By Ellalyn de Vera Ruiz and Genalyn Kabiling
Fish kill due to high sulfur content in Taal Lake could damage around 6,000 fish cages with production loss estimated at 15,033 metric tons, according to the Bureau of Fisheries and Aquatic Resources (BFAR).
Sulfur upwelling, which is due to the ongoing eruption of Taal Volcano, could affect tilapia, as well as Sardinella tawilis, that are mostly thriving in Taal Lake.
Sardinella tawilis, which can only be found in the Philippines, is an endangered fish species under the list of the International Union for Conservation of Nature (IUCN).
With this development, Philippine Institute of Volcanology and Seismology (Phivolcs) director Renato Solidum said fishing activity should be prohibited, especially given the evacuation implemented within the 14-kilometer danger zone around the restive volcano.
“Pag sinabi natin within 14 kilometers, kasama na Taal Lake, dapat walang tao (When we say within 14 kilometers, it includes Taal Lake where there should be no people),” Solidum said in the “Laging Handa” (Always Ready) press briefing at the Palace.
“Pag sumabog ‘yun ng malakas, gagapang ‘yung above lake water. ‘Pag nandun ka sa lake, delikado (If there’s a strong explosion, it will spread above lake water. If you’re in the lake, it is dangerous),” he said, adding that the Alert Level 4 status over Taal remains.
Fish from Taal not safe
Likewise, the public is also strongly discouraged from eating fish from Taal Lake to avoid food poisoning and other health problems, Health Assistant Secretary Maria Francia Laxamana said.
Laxamana, in the same press briefing, said people who eat contaminated fish might experience symptoms such stomach ache, vomiting, and diarrhea.
“Pinagbawal na. Definitely may advisory na lahat nanggagaling diyan sa area ng Taal, Batangas dapat wala na bibili kasi hindi natin maaasahan ‘yung safety ang ating mamamayan (It is prohibited. We have an advisory that no one should buy fish from Taal because we cannot ensure the safety of the people),” she said.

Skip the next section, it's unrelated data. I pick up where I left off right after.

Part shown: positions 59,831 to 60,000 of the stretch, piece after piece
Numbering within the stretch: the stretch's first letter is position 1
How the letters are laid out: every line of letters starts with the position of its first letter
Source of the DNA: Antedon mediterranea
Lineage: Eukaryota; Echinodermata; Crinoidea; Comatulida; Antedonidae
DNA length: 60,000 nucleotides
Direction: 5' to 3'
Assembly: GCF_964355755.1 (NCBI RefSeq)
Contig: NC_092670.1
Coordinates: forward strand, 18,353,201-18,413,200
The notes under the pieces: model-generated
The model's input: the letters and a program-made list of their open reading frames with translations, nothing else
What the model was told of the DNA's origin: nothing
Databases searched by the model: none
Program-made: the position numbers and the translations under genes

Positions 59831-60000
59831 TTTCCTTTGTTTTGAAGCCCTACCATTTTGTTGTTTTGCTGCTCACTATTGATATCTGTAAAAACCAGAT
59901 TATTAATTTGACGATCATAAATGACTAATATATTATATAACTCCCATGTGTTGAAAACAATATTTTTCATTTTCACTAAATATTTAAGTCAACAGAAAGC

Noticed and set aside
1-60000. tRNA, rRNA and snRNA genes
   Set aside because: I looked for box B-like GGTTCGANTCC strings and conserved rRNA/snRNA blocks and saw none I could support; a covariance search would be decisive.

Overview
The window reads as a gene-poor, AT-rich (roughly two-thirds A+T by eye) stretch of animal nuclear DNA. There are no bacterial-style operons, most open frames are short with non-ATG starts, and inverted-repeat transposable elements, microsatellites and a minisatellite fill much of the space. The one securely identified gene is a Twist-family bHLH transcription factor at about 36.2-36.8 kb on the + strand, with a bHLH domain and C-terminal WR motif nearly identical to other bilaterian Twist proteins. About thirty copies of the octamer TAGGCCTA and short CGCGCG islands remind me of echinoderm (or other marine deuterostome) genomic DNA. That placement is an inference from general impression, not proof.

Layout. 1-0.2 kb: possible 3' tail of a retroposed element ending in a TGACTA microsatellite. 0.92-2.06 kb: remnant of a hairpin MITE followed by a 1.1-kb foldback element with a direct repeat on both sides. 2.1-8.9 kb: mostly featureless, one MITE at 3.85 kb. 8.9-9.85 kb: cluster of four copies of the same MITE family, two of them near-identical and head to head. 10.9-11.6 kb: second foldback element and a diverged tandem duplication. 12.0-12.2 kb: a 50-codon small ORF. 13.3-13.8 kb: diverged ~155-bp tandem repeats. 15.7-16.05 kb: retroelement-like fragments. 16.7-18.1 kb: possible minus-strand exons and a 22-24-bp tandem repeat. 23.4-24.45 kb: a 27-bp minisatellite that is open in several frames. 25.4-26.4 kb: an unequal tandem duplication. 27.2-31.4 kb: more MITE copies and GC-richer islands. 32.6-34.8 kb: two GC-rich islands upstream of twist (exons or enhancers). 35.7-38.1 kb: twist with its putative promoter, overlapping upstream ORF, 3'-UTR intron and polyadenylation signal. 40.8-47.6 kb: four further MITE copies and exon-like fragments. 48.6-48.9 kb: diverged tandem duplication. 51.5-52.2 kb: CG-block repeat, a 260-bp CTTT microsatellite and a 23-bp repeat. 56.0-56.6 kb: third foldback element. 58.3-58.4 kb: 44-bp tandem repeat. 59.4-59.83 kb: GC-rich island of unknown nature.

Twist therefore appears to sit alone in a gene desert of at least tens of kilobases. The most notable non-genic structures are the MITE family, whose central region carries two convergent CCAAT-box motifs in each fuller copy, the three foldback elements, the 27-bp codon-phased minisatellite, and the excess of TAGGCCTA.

“Parang food poisoning ‘yan, walang tigil ang pagtatae at pagsusuka. Ang number one natin gawin ay rehydrate ang pasyente (It’s like food poisoning. There will be nonstop diarrhea and vomiting. The number one remedy is to rehydrate the patient).”
In a later media interview, Laxamana said fish from Taal Lake may not be safe for human consumption following the volcano’s release of toxic materials.
“We advise people not to eat fish from the lake kasi lumabas na yung mga toxic materials from the volcano (because the volcano has unleashed toxic materials),” she said.
“If you have diarrhea, you can go into dehydration. Akala nila ordinary stomach pains, pagtatae; pag walang consultation na ginawa, akala nila ordinary lang ‘yun (they think it’s just ordinary stomach pain, diarrhea, if there no medical consultation).”
She said the resumption of consumption of fish from Taal Lake will depend on advice from the Department of Environment and Natural Resources (DENR) and Department of Agriculture (DA).
Stronger eruption possible
Meanwhile, Taal spewed lava, ash and steam, and trembled constantly Tuesday on the third day of an eruption that could portend a much bigger and dangerous eruption, officials warned as tens of thousands of people fled ash-blanketed villages in the danger zone.